So, bizarrely, as hard as it would be for the spooks to declassify these for trial, it might do as much damage to Trump’s psyche to have the contents of “his” “beautiful mind paper boxes” shared for the entire world to see. It would shred the sense of power that he derived from them (and in many cases, would show that many of his public claims about what — say — Mark Milley had really said were false). And so keeping them secret might be something about which Trump and DOJ could come to some kind of agreement.

But that’s not the only point of leverage that Smith has.

Because Trump decided to announce his Presidential run early in a bid to stave off criminal charges, Merrick Garland appointed Jack Smith to oversee both criminal investigations into Trump, the stolen documents case and the January 6 case. At the very least, that means that in the not-too-distant future, Smith will file additional charges against Trump and his close associates, in DC. Since Trump will be dealing with the same prosecutor, Smith, in both, if he wanted to settle one case — say to stave off having his “beautiful mind paper boxes” exposed in Florida — Smith could attempt to include a settlement in a second case in any negotiation.

You still have to get Trump to a position where he wants to settle, but having the same prosecutor oversee both cases simply gives him more flexibility, flexibility that might be able to find a just result for the country.

And the way in which these cases intersect may provide Smith additional tools. Several witnesses in the stolen documents case also have exposure in one or another aspect of the January 6 case. Trump Representative 1 is — again, per the WaPo — Alex Cannon. The January 6 Committee documents showed Cannon to be a key player in (not) vetting fundraising pitches for false claims; but he was also involved in attempts to limit the damage of Cassidy Hutchinson’s testimony.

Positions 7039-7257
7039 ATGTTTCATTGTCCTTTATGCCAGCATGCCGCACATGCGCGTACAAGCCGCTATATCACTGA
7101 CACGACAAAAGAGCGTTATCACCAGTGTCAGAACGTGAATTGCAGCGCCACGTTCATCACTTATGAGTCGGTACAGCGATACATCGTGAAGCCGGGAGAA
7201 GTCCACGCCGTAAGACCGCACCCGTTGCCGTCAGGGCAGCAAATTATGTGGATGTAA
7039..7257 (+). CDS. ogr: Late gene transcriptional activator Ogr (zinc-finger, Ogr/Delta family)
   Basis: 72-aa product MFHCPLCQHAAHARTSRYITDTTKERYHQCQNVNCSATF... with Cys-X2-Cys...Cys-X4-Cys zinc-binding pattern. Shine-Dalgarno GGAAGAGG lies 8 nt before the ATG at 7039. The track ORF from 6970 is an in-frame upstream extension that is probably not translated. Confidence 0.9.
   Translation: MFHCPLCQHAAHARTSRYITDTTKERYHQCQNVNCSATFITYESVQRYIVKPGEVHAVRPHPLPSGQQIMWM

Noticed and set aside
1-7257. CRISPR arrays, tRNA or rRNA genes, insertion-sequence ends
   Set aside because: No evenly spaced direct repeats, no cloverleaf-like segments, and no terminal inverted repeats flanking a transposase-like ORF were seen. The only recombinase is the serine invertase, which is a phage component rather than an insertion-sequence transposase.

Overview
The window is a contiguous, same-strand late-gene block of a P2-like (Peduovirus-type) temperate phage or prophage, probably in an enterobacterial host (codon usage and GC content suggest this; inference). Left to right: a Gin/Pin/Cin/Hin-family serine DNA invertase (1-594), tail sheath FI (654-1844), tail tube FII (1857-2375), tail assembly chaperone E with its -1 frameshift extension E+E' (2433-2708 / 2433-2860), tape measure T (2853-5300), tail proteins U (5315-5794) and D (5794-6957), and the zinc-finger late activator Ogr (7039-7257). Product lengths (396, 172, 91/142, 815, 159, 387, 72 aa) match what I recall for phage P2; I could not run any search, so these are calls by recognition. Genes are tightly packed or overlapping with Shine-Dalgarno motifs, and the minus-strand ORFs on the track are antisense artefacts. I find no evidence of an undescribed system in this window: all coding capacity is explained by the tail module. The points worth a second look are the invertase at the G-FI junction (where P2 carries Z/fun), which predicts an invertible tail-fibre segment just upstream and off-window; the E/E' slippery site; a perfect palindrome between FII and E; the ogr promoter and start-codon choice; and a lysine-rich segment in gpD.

No one has yet identified Trump Attorney 2, but it may be Boris Epshteyn, who had his phone seized last September and already sat for two days of interviews with Smith’s prosecutors. Trump will go to court today represented by Todd Blanche, who also represents Boris. And Boris’ close associate and partner in crypto-corruption, Steve Bannon, received a subpoena from the Special Counsel last month.

Perhaps the most important of these players common to both criminal investigations, however, is Michael, and that enigmatic comment, “Oh no oh no … I’m sorry potus had my phone” is one of the reasons why. Michael was one of Trump’s most important gatekeepers leading up to January 6, and the logs of his calls from that period were mysteriously not kept. When the January 6 Committee questioned her about events, Michael professed not to remember a lot of things from that period. When the January 6 Committee asked her about her phone — the phone that Trump would sometimes use — she explained that her lawyer had pulled off any texts relevant to the event, but did not provide more. Because Trump made Michael a central player in his effort to steal classified documents, Jack Smith appears to have obtained her phone, a phone that would show some of Trump’s communications, as well as her own.

Indeed, that reference to Trump having her phone on December 7, 2021, may be as much about what he was doing with it as what she said to Nauta once she got it back.

More importantly, these overlapping players have witness testimony about more than the attack. Most if not all of them, as well as most if not all of their known attorneys, are the beneficiaries of the suspected campaign finance fraud that has become a second prong of Jack Smith’s investigation — the investigation into how Trump raised money from small donors promising to use it on election integrity and instead used it on paying lawyers for other criminal exposure (and, as noted, that’s the area where Cannon’s known legal exposure is greatest). We may learn more about how DOJ feels about that today, if DOJ asks for a conflict review of Stan Woodward’s representation of Walt Nauta.